Are disciplinary actions, such as letters of warning, carried over once you are converted to permanent status from a term status position? Or are you afforded a clean slate?
Letters of warning (and letters of counseling) are not considered disciplinary actions. That being said, the purpose of a letter of warning is to inform employees of what the agency’s rules and policies are on a given matter, and to inform the employee that if the rules are violated in the future, an actual disciplinary action could be taken. In the future, if you are accused of violating the same rules, your employing Agency will always be able to say that that you have been informed of the rules and that you knew you could be disciplined for failure to follow the rules in the future. That will be the case even if they do not actually keep a copy of the letter.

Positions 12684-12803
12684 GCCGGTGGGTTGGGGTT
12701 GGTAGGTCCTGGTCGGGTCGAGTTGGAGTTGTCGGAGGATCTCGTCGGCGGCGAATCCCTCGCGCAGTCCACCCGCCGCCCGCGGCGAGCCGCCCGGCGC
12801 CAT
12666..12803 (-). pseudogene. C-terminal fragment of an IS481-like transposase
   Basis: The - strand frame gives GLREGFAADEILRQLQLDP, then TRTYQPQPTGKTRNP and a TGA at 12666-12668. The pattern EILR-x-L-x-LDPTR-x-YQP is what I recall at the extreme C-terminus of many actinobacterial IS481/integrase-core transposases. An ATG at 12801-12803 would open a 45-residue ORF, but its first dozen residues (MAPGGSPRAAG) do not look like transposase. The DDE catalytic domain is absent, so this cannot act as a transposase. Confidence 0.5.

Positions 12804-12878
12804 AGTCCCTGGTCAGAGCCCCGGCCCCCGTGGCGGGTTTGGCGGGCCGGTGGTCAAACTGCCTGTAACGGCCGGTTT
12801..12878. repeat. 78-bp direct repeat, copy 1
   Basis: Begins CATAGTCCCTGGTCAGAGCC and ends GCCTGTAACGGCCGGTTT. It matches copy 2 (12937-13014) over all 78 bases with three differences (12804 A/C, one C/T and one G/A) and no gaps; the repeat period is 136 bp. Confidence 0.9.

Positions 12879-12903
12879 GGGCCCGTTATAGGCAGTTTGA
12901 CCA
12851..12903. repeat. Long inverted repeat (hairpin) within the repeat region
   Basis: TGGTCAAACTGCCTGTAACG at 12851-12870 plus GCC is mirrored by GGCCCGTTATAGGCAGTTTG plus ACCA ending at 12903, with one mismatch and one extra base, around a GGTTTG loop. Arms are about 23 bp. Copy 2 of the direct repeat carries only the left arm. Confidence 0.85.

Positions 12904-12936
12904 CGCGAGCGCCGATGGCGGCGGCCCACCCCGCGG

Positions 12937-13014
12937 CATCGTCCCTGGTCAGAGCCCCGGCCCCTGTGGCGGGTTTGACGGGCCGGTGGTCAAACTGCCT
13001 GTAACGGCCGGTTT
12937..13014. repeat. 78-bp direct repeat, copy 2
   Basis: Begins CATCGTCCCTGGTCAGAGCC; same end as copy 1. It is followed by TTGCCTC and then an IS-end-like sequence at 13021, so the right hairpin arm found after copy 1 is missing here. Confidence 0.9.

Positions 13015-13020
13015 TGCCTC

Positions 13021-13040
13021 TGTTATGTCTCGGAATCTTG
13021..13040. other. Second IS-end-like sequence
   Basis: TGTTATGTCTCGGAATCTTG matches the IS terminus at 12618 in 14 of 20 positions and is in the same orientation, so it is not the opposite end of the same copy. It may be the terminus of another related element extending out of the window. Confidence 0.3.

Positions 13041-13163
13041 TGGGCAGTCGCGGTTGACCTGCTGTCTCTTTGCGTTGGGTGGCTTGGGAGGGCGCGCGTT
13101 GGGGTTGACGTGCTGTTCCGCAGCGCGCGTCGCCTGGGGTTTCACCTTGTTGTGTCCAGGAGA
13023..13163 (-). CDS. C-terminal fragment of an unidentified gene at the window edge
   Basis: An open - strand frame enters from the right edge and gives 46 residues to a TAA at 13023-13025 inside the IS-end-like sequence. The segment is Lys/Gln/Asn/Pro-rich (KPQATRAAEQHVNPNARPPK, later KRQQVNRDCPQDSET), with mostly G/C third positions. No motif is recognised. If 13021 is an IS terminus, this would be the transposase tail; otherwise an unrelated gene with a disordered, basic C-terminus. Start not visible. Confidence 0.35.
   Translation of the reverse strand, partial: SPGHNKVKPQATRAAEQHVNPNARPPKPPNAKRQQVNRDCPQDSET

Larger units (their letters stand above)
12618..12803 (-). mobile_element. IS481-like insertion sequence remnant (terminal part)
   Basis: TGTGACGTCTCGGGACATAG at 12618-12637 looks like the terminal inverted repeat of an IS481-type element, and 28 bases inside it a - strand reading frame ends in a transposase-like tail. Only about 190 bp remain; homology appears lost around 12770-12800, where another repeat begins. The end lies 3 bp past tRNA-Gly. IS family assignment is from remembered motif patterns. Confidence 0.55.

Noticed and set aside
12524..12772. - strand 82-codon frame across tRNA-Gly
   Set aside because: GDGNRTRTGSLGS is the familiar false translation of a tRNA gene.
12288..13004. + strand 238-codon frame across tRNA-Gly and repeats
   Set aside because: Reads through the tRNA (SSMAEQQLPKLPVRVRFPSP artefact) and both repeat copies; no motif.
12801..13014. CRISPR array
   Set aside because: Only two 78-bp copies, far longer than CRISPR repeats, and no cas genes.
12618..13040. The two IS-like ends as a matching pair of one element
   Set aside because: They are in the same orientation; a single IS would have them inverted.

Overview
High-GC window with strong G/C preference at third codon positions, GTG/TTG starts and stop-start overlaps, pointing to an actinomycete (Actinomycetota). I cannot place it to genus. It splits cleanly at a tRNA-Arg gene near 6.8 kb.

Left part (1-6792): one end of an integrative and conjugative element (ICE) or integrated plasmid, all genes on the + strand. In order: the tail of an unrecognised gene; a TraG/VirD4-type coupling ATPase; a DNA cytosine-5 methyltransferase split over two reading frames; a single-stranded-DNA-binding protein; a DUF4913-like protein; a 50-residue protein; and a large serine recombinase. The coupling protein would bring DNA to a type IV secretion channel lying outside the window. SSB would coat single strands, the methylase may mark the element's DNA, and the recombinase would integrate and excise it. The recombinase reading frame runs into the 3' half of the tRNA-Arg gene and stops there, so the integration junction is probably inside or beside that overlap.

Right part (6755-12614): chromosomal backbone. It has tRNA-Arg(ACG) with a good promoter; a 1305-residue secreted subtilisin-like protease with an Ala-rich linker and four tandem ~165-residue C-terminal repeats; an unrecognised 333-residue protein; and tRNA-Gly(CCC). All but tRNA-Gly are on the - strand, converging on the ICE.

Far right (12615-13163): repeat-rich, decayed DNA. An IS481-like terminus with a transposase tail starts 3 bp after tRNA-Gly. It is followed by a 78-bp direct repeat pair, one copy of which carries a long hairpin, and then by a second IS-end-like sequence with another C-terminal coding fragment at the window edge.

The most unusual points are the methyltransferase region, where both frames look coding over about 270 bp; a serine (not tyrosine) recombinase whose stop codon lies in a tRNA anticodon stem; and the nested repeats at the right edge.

With that background, I should note that there is no government-wide policy on retention of non-disciplinary letters or warning or counseling, although your employing agency may have a policy on the matter. Although there is no government-wide policy, I suspect that most agencies will keep copies of warnings issued to you, at least for one or two years, even if you are converted from “term to perm.”
Records of actual disciplines, however, are another matter. Actual disciplinary records, like records of an employee’s suspension without pay, will always stay in your records even after a conversion from term to permanent status. Every personnel action against a civil service employee, including a term employee, is permanently recorded in the employee’s Official Personnel Folder (“OPF”).
This response is written by Michael S. Causey, associate attorney of Shaw Bransford & Roth P.C., a federal employment law firm.
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